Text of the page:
This is the 38th installment of my monthly feature on Typewolf where I share my favorite type-driven websites from the previous month and then write a little about the typographic details behind the designs. You can check out last month’s post for February here.
Dallas Pierce Quintero
Times New Roman has been experiencing a bit of a renaissance on the web —it went from being a boring, default choice to a fashionable typeface over the span of just a few years. Life, the typeface used here, shares a very similar aesthetic with Times but differs in a few small details—notice the ball terminal on the ear of the g and a more calligraphic r. I love when designs appear to be going after a trendy look but differ in the subtle details. Recta, the sans-serif used here, fits that definition as well. It feels like a contemporary neo-grotesque/geometric sans but actually has a lot more history to it as it came out in 1958, right after Helvetica.
The Bureau of Investigative Journalism
This site is probably on the upper limit of what’s acceptable as far as using too many fonts—I count ten individual font files being downloaded—but the type is gorgeous. The lack of banner ads really gives the type room to breath, compared to most news sites. Tiempos, a Times-inspired contemporary serif from Klim Type Foundry, is used in both the text and display versions. Bebas Neue, the condensed sans used in the headlines, is a free font but one that you really don’t see used as much as it’s not on Google Fonts. Grilli Type’s GT America makes an appearance as well, adding to the font count. But despite the number of fonts used, the design still manages to feel cohesive.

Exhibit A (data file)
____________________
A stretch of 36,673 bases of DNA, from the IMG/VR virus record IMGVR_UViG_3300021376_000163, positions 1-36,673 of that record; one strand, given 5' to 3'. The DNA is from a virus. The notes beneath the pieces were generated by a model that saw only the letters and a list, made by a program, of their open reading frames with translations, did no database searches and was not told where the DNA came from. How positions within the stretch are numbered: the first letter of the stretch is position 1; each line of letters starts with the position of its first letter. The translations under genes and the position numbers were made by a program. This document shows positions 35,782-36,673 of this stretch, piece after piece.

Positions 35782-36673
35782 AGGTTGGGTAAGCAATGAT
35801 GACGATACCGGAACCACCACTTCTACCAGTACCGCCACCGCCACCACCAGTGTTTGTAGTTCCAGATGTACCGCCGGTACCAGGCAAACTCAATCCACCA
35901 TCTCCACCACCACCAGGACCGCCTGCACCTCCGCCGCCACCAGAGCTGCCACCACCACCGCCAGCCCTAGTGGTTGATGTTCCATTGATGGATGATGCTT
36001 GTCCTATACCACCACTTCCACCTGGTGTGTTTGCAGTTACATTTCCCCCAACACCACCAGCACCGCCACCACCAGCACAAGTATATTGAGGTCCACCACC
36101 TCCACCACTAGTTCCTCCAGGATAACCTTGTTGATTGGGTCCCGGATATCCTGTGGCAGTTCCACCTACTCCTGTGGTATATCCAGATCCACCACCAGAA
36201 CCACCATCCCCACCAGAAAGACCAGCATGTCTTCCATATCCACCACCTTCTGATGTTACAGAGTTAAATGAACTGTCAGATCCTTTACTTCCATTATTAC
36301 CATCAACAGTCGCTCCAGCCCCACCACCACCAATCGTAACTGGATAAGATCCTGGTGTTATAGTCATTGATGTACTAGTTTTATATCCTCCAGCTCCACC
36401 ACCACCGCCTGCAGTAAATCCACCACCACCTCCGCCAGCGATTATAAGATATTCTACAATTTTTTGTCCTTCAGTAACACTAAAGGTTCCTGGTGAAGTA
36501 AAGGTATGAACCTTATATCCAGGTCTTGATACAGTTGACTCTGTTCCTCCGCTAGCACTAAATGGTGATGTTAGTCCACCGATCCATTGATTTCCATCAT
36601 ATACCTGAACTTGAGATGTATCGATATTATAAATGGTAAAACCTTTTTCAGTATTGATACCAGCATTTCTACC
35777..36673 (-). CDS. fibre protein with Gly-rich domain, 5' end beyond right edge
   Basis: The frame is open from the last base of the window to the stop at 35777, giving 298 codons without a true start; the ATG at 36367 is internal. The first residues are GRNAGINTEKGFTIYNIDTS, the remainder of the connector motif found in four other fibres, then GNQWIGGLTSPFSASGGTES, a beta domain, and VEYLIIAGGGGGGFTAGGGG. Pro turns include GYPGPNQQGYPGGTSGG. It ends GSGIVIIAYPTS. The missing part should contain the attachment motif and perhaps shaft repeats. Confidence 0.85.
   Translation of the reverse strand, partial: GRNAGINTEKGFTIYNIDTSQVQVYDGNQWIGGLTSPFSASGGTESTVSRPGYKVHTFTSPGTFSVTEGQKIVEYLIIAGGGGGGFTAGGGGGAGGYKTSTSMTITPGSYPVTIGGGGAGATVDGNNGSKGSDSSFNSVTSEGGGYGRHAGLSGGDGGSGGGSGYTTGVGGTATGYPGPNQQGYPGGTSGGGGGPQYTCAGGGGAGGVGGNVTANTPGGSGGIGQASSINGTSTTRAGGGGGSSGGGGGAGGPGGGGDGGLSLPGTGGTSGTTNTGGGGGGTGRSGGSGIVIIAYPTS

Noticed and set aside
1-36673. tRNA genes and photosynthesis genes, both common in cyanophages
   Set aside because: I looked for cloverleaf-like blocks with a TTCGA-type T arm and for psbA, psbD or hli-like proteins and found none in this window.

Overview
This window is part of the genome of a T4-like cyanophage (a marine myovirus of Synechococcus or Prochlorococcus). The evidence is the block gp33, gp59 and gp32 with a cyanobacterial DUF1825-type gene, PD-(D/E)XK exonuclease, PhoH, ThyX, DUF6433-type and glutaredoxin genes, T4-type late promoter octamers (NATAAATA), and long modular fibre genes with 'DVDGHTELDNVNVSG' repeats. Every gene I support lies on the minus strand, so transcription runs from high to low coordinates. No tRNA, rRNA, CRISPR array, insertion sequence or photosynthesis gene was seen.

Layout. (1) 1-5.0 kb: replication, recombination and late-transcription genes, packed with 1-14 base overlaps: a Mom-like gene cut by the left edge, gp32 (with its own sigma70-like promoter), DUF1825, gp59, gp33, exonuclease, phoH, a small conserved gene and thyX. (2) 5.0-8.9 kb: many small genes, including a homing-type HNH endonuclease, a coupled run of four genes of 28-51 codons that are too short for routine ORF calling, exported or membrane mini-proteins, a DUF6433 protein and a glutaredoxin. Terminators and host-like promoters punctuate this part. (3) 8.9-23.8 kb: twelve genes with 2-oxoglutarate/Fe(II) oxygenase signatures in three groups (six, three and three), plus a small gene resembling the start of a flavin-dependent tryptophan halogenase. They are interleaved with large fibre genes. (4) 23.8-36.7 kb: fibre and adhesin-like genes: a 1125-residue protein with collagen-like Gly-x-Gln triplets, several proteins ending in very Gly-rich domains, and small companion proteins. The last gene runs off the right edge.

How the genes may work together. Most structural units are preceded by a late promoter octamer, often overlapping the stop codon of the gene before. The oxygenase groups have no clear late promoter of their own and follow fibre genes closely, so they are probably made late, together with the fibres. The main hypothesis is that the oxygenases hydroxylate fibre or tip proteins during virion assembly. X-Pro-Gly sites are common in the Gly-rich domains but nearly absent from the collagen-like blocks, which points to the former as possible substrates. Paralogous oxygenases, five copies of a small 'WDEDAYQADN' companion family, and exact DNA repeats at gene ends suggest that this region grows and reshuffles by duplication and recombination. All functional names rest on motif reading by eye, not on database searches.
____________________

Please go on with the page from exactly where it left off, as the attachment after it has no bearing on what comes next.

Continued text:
For Good Measure
Sofia is a Futura-esque geometric sans available on Typekit that is starting to feel a bit overused. However, the condensed styles are used here which immediately makes the design feel fresh. Going with a less commonly used width or weight is a good trick to make your typography feel a little more distinctive.
Helvetica Neue is a huge family available in a wide range of widths and weights, however, we almost always just see the standard styles used on the web, as that is what is commonly available as a default system font. The extended cut is used here—it’s not the most readable font but the text on the site is pretty minimal. The serif Weiss is paired with it, set entirely in uppercase. Weiss is unique in that it features a top heavy s that almost feels like it is upside down.
When I first saw the recently redesigned Offscreen, I felt a little disappointed in the type choice. Going with a single typeface—and a neo-grotesque at that—felt a little bland. However, the design has since really grown on me. Acumin has a simple, plain elegance to it and the more I look at it, the more I notice little peculiarities that make it differ from typical neo-grotesques such as the stroke on the J that terminates vertically rather than horizontally. Apparently, the typeface worked really well for the constraints of printing in a compact magazine format as well.
In the almost four years of running Typewolf, I don’t think I have ever seen a new typeface blow up as quickly as Canela has. Since its release in 2016, it’s been featured ten times on Typewolf (and I have received many, many other site submissions using it). It’s a beautiful typeface that fits somewhere between a serif and a sans-serif design. It really seems to have struck a chord with designers at the moment. As Canela was created as a display face, Plantin is paired with it here for body text. The addition of GT Walsheim adds a playful touch which keeps the design from looking too serious, which feels appropriate for a children’s brand.